CNN personality Chris Cuomo recently slammed God by claiming America does not need “help from above.” 

His solution to our nation’s ever-growing problems? “Believe in one another and do the right thing for ourselves and our community.”

Let me get this straight.  If everyone does the right thing all the time, things would be better?

Deep.

Comments like these are tone deaf, especially as New York’s death count soars towards 25,000, in part because of Chris’s brother, who happens to be the state’s governor.

Gov. Andrew Cuomo by all accounts has absolutely bungled his response to the pandemic, even though he tried to distract the public with friendly interviews between him and his brother.  

Hmmm… It must help to be so connected to a media personality who refuses to hold you accountable.

Andrew’s approval rate hit an all time high during the pandemic, partly because of these feel-good chats. 

Their interviews were rarely political, often filled with jokes about old feuds. 

The Atlantic reported on this “brand boost:”

It was easy to see what was gained: CNN got must-watch TV, and the governor’s office got a chance to humanize a politician more respected (usually grudgingly) than loved. With a little distance, it’s clear what was lost too: accountability for New York’s troubled response to the crisis.

Just how terrible was his response?  Many experts claim if the stay-at-home orders in New York were enacted just one week earlier, the death toll could have been cut in half or more. As concerns were rising in New York, Mayor Bill de Blasio suggested the shutdown, but Andrew said a shutdown would only ‘scare people.’  He claimed the “seasonal flu” was more concerning.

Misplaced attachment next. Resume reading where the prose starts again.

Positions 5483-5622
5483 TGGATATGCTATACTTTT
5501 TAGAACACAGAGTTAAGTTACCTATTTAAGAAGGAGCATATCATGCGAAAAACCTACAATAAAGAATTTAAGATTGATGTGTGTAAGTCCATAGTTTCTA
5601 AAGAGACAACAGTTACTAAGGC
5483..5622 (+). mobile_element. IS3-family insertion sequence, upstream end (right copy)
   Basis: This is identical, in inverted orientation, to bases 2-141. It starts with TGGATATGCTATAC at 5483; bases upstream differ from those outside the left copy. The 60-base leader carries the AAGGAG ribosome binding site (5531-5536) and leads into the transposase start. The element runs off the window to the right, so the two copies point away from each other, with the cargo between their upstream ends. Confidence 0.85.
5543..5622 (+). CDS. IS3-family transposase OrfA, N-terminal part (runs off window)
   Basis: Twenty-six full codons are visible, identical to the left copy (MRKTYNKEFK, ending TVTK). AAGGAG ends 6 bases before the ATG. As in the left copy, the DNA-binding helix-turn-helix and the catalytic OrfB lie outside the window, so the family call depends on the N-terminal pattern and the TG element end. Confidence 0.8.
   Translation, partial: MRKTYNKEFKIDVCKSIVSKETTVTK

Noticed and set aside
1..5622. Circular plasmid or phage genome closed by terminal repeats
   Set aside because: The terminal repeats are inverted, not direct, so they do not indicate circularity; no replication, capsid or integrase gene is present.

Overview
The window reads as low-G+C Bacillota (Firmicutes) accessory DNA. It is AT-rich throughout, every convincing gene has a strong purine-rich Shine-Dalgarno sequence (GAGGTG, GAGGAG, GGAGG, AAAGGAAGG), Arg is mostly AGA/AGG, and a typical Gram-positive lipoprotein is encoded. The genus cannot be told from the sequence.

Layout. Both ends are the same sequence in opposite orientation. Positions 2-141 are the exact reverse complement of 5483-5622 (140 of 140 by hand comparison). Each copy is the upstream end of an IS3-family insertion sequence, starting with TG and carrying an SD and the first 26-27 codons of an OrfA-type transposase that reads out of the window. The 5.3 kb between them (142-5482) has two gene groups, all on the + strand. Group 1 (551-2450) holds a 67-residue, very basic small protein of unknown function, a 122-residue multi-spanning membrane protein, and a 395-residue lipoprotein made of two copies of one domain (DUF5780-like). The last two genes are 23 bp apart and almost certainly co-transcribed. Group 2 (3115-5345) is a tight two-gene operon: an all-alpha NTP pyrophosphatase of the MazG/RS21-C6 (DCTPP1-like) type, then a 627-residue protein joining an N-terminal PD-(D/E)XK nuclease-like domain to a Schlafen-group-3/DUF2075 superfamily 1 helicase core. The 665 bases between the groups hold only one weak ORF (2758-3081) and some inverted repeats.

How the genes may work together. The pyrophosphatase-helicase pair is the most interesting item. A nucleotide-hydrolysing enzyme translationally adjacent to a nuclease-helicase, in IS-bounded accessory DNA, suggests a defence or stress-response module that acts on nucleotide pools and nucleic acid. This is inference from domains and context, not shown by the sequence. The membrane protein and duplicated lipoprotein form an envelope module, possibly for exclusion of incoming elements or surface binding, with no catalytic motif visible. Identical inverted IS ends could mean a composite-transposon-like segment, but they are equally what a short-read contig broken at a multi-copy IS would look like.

Even worse, Andrew also prohibited nursing homes from denying admission for people who actively have the Wuhan Flu. An estimated 1600 people have died in nursing homes in Long Island alone because of this fateful decision. 

In mid-April, when the death toll in New York was decreasing (but still close to 500 daily), Andrew said, “The number is down because we brought the number down. God did not do that. Faith did not do that. Destiny did not do that. A lot of pain and suffering did that . . . That’s how it works. It’s math. And if you don’t continue to do that, you’re going to see that number go back up. And that will be a tragedy if that number goes back up.”

Wow.  My Bible must have a typo.  In Psalms 4:8 my Bible reads, “In peace I will lie down and sleep, for you alone, O Lord, will keep me safe.”

I guess it should say, “you alone, Andrew Cuomo, will keep me safe?” 

No.

Cuomo didn’t even read the New York pandemic plan, later saying, “Governors don’t do pandemics.”

When Andrew Cuomo ran for governor, he may not have expected a global pandemic. He should’ve. The New York Times had written nearly 500 articles on the coronavirus before New York even reacted. He had tons of time to prepare.  He didn’t. 

The death count is falling slowly, and New York is reopening. Who’s to thank? 

Here’s what my Bible actually says.

“For I will restore health to you, and your wounds I will heal, declares the Lord!’ — Jeremiah 30:17

Hat Tip: National Review, The Guardian, The Atlantic

Image credit: Pat Arnow on Flickr

About The Author

Mark Meckler

Mark was a co-founder of the Tea Party Patriots, and served as the national coordinator. He left the organization to work more broadly on expanding the self-governance movement beyond the partisan divide. Mark appears regularly on television in outlets as diverse as MSNBC, ABC, NBC, Fox News, CNN, Bloomberg, Fox Business and the BBC. He’s highly sought after for the tea party perspective from print and electronic media outlets, from the Wall Street Journal, New York Times, L.A. Times, Washington Examiner, Politico and the The Hill. Mark blogs at MarkMeckler.com, and his opinion editorials regularly run in many of the leading political newspapers both on and offline. Mark has a BA in English from San Diego State University and graduated with honors from University of the Pacific, McGeorge School of Law in 1988. He practiced real estate and business law for almost a decade. For the last eleven years of his legal career he specialized in Internet advertising law. When not fighting for the future of our nation, Mark is an avid horseman, and lives in rural northern California with his wife Patty and two children.